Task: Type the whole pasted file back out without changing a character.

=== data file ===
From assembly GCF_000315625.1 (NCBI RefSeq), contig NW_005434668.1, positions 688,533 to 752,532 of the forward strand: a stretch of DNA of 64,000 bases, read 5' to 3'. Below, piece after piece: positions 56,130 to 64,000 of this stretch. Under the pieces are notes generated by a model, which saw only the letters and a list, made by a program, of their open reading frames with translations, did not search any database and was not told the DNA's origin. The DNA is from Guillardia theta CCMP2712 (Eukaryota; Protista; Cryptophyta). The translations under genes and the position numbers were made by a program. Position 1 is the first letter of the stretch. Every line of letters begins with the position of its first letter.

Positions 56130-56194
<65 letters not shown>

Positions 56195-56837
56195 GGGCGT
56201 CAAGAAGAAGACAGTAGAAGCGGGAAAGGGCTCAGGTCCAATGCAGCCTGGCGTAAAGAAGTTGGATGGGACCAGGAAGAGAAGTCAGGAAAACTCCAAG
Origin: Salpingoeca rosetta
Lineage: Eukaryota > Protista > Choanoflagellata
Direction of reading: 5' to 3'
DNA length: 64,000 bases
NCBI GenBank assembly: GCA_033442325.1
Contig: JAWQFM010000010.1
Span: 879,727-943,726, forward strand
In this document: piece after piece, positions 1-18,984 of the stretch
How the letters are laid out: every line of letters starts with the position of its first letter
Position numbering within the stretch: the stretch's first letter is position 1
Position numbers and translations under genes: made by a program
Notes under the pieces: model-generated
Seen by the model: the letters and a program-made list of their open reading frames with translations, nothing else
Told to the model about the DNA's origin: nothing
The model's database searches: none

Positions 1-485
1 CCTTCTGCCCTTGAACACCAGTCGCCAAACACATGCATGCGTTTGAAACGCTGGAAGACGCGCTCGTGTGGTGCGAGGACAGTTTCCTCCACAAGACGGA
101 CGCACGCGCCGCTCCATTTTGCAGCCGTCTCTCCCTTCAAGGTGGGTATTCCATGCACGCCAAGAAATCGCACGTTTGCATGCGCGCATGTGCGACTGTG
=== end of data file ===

From assembly GCF_000315625.1 (NCBI RefSeq), contig NW_005434668.1, positions 688,533 to 752,532 of the forward strand: a stretch of DNA of 64,000 bases, read 5' to 3'. Below, piece after piece: positions 56,130 to 64,000 of this stretch. Under the pieces are notes generated by a model, which saw only the letters and a list, made by a program, of their open reading frames with translations, did not search any database and was not told the DNA's origin. The DNA is from Guillardia theta CCMP2712 (Eukaryota; Protista; Cryptophyta). The translations under genes and the position numbers were made by a program. Position 1 is the first letter of the stretch. Every line of letters begins with the position of its first letter.

Positions 56130-56194
<65 letters not shown>

Positions 56195-56837
56195 GGGCGT
56201 CAAGAAGAAGACAGTAGAAGCGGGAAAGGGCTCAGGTCCAATGCAGCCTGGCGTAAAGAAGTTGGATGGGACCAGGAAGAGAAGTCAGGAAAACTCCAAG
Origin: Salpingoeca rosetta
Lineage: Eukaryota > Protista > Choanoflagellata
Direction of reading: 5' to 3'
DNA length: 64,000 bases
NCBI GenBank assembly: GCA_033442325.1
Contig: JAWQFM010000010.1
Span: 879,727-943,726, forward strand
In this document: piece after piece, positions 1-18,984 of the stretch
How the letters are laid out: every line of letters starts with the position of its first letter
Position numbering within the stretch: the stretch's first letter is position 1
Position numbers and translations under genes: made by a program
Notes under the pieces: model-generated
Seen by the model: the letters and a program-made list of their open reading frames with translations, nothing else
Told to the model about the DNA's origin: nothing
The model's database searches: none

Positions 1-485
1 CCTTCTGCCCTTGAACACCAGTCGCCAAACACATGCATGCGTTTGAAACGCTGGAAGACGCGCTCGTGTGGTGCGAGGACAGTTTCCTCCACAAGACGGA
101 CGCACGCGCCGCTCCATTTTGCAGCCGTCTCTCCCTTCAAGGTGGGTATTCCATGCACGCCAAGAAATCGCACGTTTGCATGCGCGCATGTGCGACTGTG